New Ebola vaccine trial starts

ebola worker
A minimum of 100,000 doses of the drug would be needed to protect frontline workers from Ebola.

Scientists at Oxford University have launched the first clinical trial of a new Ebola vaccine.

The first of 72 healthy volunteers have already received the initial dose of a drug researchers hope could put an end to the worst Ebola outbreak in the history.

Janssen Pharmaceutical Companies, owned by Johnson & Johnson (JNJ), is developing the vaccine together with Bavarian Nordic.

The company said it could begin large scale trials by May, and make 2 million vaccinations available later this year. The drug does not contain the virus so there's no risk of catching Ebola as a result of immunization.

Related: The making of a $1 billion Ebola drug

Johnson & Johnson's attempt to develop an Ebola drug follows trials of two other experimental vaccines late last year by GlaxoSmithKline (GLAXF), and NewLink and Merck & Co (MRK). Scientists said those trials produced some "positive results."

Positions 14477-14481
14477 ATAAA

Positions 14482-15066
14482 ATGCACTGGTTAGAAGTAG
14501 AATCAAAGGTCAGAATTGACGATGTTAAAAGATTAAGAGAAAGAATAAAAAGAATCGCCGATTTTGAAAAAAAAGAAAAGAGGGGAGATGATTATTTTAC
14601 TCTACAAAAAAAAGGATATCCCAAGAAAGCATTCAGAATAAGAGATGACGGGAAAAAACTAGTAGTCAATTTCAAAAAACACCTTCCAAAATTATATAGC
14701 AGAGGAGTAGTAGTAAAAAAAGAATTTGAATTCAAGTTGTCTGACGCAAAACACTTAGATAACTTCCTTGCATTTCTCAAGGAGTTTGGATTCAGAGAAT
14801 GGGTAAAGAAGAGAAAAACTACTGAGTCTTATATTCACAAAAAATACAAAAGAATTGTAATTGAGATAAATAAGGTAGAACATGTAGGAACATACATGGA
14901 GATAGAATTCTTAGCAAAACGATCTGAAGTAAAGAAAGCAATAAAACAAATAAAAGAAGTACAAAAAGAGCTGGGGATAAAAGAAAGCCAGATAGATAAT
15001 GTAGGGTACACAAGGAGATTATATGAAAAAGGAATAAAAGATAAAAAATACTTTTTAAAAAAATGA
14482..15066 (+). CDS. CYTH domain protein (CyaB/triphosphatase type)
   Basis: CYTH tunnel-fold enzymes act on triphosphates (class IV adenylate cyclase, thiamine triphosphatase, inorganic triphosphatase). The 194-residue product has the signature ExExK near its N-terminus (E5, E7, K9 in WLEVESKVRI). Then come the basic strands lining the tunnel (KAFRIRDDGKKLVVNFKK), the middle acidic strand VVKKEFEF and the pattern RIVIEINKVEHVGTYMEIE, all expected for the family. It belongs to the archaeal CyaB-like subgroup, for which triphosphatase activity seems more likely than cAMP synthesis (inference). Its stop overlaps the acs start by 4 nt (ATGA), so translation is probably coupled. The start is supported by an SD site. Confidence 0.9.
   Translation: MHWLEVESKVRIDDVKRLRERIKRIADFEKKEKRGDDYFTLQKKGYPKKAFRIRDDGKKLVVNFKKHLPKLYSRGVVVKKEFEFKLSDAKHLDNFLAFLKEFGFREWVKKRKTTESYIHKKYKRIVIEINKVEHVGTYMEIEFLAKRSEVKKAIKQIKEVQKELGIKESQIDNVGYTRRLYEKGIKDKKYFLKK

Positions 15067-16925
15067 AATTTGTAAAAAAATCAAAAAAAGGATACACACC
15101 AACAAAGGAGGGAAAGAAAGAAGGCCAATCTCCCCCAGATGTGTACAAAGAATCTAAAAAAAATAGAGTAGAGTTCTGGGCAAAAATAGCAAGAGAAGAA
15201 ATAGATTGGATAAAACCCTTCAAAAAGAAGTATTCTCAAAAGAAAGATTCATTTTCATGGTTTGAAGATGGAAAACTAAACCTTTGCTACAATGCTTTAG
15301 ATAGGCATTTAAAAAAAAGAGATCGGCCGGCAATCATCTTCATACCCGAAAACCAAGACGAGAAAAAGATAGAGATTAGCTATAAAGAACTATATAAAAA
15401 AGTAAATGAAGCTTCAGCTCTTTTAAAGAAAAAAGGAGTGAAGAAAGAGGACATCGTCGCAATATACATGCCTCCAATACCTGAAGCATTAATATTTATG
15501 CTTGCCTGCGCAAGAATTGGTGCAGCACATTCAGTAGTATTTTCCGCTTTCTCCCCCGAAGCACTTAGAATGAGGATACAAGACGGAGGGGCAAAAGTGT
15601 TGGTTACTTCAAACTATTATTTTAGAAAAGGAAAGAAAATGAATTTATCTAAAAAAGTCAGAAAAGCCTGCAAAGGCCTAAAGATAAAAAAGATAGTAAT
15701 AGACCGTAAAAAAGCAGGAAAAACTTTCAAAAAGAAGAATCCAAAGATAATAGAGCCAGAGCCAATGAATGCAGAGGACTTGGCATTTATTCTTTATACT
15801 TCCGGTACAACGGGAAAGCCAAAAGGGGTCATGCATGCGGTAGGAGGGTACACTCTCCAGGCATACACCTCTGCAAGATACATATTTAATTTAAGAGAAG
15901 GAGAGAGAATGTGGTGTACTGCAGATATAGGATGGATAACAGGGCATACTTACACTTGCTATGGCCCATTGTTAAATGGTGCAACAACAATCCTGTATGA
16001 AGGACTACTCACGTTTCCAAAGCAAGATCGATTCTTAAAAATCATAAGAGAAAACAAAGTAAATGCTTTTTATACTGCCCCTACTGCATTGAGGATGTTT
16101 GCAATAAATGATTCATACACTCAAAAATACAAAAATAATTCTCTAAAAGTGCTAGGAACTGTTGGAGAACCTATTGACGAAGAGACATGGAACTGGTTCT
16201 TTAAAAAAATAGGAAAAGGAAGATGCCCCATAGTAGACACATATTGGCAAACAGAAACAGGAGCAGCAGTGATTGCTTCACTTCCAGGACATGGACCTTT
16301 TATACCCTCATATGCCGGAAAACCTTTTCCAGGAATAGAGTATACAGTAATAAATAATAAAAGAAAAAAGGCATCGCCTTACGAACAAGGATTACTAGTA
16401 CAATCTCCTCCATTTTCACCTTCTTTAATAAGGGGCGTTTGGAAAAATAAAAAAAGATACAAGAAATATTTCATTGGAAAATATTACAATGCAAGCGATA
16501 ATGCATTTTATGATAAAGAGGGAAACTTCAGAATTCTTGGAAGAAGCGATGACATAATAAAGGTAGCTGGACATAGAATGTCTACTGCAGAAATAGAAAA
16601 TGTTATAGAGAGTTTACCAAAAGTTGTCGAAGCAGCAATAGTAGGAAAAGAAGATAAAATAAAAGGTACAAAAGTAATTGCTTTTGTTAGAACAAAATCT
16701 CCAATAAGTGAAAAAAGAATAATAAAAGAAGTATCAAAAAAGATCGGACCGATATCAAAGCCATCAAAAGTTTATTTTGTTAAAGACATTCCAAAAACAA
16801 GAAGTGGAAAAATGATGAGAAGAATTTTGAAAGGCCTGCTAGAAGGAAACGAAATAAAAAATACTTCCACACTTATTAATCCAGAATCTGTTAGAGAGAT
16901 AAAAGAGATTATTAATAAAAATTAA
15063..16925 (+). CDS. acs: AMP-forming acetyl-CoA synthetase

Unlike those drugs, the J&J vaccine requires two injections. The first dose is meant to prime the immune system; the second a few weeks later provides an additional boost to immunity.

In order to bring the epidemic under control, the World Health Organization estimates that at least 100,000 doses of vaccine are needed to protect frontline workers.

That's the best case scenario. The WHO has warned that in the worst case, as many as 12 million vaccinations may be needed in Liberia, Sierra Leone and Guinea -- the three countries hit hardest by the outbreak.

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